Lake Winnipesaukee is the defining geographic feature in the Lakes Region, but how much is it worth? An environmental advocacy group now has an answer, and they are hoping to use that information to underscore the need to protect the lake.

An economic impact study has put the value of Lake Winnipesaukee at $17,163,764,533. The study was requested by the Lake Winnipesaukee Association and was written by the Policy Research Shop at Dartmouth College. 

“We asked, has there ever been a real number attributed to the economic impact of the lake?” said Patricia Tarpey, executive director of the Lake Winnipesaukee Association. Tarpey explained that the association came up with the idea after discovering a similar study done for Lake Champlain. The association commissioned the report in February, and the PRS completed their work in June.

With a surface area of 72 square miles, Lake Winnipesaukee is the largest lake in the state. Its waters increase property values, attract tourism, create jobs, collect fishing and boating revenue, provide hydroelectric power, and of course, provide water to communities like Laconia. 

Justin Slattery, executive director of the Belknap Economic Development Council, said he was not surprised at the $17 billion price tag. 

“It really is one of the key economic drivers for the region,” Slattery said, “and frankly, for the state.”

According to the data, the largest contributor to Winnipesaukee’s worth was property values, which tallied in at over $16 billion. Coming in next was tourism revenue, which brings in an estimated $249 million to the lake’s value. Boating and fishing came in third, at over $109 million. 

“I think that’s an eye opener,” Tarpey said regarding the total value. “The rest of the numbers combined are generating over $600 million to the local economy.”

Though the report focuses on the lake’s economic contributions, the association’s goal is ecologically focused. 

“In our work we are focused on protecting the ecology of the lake,” Tarpey said. “When you think about it, the lake is what’s really driving the economy of the area.” Tarpey hopes the report can be a frame of reference for local municipalities when it comes to making policy decisions around Winnipesaukee.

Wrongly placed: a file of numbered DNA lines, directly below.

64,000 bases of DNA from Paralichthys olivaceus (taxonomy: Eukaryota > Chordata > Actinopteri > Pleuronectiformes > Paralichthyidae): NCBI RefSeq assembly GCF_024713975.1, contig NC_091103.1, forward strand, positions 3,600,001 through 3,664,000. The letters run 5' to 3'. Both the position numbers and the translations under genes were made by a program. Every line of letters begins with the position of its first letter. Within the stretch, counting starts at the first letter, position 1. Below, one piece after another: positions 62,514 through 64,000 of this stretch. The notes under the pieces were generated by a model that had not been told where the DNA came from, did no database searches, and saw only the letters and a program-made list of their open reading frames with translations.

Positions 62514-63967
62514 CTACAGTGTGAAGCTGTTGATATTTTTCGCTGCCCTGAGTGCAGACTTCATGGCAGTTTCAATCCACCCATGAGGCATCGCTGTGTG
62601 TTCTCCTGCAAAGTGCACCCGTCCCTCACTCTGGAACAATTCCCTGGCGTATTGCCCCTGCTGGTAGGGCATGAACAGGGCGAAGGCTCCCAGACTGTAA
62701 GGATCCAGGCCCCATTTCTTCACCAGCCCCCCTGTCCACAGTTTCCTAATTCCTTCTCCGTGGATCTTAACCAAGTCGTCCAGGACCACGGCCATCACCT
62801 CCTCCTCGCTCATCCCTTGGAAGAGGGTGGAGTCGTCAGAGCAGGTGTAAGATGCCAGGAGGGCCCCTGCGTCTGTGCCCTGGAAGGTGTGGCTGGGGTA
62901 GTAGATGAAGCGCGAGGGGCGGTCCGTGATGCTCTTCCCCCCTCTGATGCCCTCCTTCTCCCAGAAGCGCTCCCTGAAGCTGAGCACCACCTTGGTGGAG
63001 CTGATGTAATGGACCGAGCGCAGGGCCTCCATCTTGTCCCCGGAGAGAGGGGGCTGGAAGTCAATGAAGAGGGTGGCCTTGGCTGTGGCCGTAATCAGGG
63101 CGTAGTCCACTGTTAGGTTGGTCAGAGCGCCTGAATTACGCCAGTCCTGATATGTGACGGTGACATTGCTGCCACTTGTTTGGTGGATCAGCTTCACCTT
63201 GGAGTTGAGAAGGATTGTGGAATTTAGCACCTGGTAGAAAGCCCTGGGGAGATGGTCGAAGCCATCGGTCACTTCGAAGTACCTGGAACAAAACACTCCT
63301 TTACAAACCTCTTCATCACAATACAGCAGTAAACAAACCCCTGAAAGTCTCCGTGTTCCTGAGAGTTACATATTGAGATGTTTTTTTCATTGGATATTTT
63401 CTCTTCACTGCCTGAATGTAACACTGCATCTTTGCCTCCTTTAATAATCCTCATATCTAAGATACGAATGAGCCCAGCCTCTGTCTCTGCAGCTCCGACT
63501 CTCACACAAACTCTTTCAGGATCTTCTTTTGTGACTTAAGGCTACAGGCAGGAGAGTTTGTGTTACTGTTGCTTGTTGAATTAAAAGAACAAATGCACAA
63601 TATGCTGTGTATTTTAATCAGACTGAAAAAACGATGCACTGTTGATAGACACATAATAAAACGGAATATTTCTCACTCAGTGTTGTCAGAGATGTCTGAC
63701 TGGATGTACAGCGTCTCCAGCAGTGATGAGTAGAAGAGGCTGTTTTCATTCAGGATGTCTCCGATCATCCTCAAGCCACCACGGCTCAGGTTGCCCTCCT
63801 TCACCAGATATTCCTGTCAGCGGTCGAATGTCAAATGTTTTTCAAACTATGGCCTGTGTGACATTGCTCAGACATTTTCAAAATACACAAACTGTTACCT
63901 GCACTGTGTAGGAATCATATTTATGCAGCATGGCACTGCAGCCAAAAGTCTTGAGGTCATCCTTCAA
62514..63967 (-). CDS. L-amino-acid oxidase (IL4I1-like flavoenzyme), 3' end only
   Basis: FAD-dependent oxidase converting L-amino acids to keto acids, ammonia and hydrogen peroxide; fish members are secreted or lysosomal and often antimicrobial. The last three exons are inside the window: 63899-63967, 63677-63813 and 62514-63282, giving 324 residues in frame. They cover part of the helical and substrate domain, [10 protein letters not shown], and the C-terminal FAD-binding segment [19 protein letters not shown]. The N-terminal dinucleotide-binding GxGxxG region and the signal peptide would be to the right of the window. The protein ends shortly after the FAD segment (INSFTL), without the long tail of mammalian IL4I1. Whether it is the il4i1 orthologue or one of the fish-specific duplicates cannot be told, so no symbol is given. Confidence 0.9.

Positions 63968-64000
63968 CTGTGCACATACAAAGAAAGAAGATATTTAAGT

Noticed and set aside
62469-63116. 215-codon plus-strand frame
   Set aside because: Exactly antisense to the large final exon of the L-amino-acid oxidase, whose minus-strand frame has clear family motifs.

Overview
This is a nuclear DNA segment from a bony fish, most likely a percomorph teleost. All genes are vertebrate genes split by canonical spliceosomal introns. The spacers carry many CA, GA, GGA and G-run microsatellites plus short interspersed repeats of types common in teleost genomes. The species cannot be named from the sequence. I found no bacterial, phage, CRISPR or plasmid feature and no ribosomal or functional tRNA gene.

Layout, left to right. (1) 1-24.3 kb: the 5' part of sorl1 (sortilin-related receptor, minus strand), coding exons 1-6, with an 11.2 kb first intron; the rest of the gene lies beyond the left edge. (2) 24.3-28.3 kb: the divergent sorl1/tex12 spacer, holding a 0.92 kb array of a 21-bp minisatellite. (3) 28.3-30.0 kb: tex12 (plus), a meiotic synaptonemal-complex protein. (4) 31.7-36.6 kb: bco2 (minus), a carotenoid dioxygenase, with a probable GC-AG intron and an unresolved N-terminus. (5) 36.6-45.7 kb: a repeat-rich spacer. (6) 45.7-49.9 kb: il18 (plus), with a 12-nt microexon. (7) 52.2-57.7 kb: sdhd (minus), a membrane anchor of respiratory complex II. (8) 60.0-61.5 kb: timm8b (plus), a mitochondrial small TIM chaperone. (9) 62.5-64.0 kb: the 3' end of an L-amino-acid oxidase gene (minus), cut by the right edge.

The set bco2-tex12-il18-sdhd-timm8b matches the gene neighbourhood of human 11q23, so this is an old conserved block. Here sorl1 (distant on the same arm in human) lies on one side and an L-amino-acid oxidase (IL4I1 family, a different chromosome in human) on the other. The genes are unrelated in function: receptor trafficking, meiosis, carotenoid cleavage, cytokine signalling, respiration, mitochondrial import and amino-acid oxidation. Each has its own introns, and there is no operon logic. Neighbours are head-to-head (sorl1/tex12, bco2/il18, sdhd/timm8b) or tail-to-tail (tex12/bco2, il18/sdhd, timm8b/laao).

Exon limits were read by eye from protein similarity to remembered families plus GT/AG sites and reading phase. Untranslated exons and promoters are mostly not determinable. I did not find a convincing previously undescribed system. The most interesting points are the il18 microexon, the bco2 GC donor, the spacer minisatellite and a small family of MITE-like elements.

One of Tarpey’s and the association’s primary concerns is water quality, which can be greatly impacted by zoning and policy. 

“Ecologically, with a decline in water quality, we know that we have excessive nutrient loading coming into the lake. From the work we’ve done, we know that the pollutant, in part, is phosphorus,” Tarpey said. According to Tarpey, the phosphorus levels of the lake are three times higher than what the natural background levels should be.

“That has repercussions on the lake’s ecosystem,” Tarpey explained. “Phosphorus is a nutrient. It feeds plant growth such as milfoil, algae, and cyanobacteria. There are certain strains that can release nerve and liver toxins.”

Most of this phosphorus is the result of runoff from the lake’s massive watershed. 

“Winnipesaukee is a pretty big watershed, we have something like 369 square miles draining into 72 square miles of surface water. When you have a rain event, everything on the land in that washout ends up eventually in the lake. Brake dust, metals, salt. Everything off the road, it can be fertilizer on the lawns, anything on our roofs, it's all eventually coming in.”

All of that runoff can result in algae blooms, harm to fish, dangerous bacteria, and other detrimental effects to the local ecology, and eventually, the economy.

Ecological hazards like runoff or pollution can be curbed by regulation such as stormwater management ordinances, which help control the amount of runoff in a given area.

“Any regulation that happens, either comes at the federal, state or local level. We have no real authority as an association,” Tarpey said. “The best we can do is help educate policy decision makers to implement better measures to protect this lake. And we have been working an awful lot with the local municipalities, they get it, they know it’s the golden goose.”

Slattery expressed enthusiasm for the report.

“I look forward to reviewing it and digging into it,” Slattery said. “We’re always seeking knowledge about our demographics in the region and how we address challenges.” 

To read a copy of the 20-page report, visit

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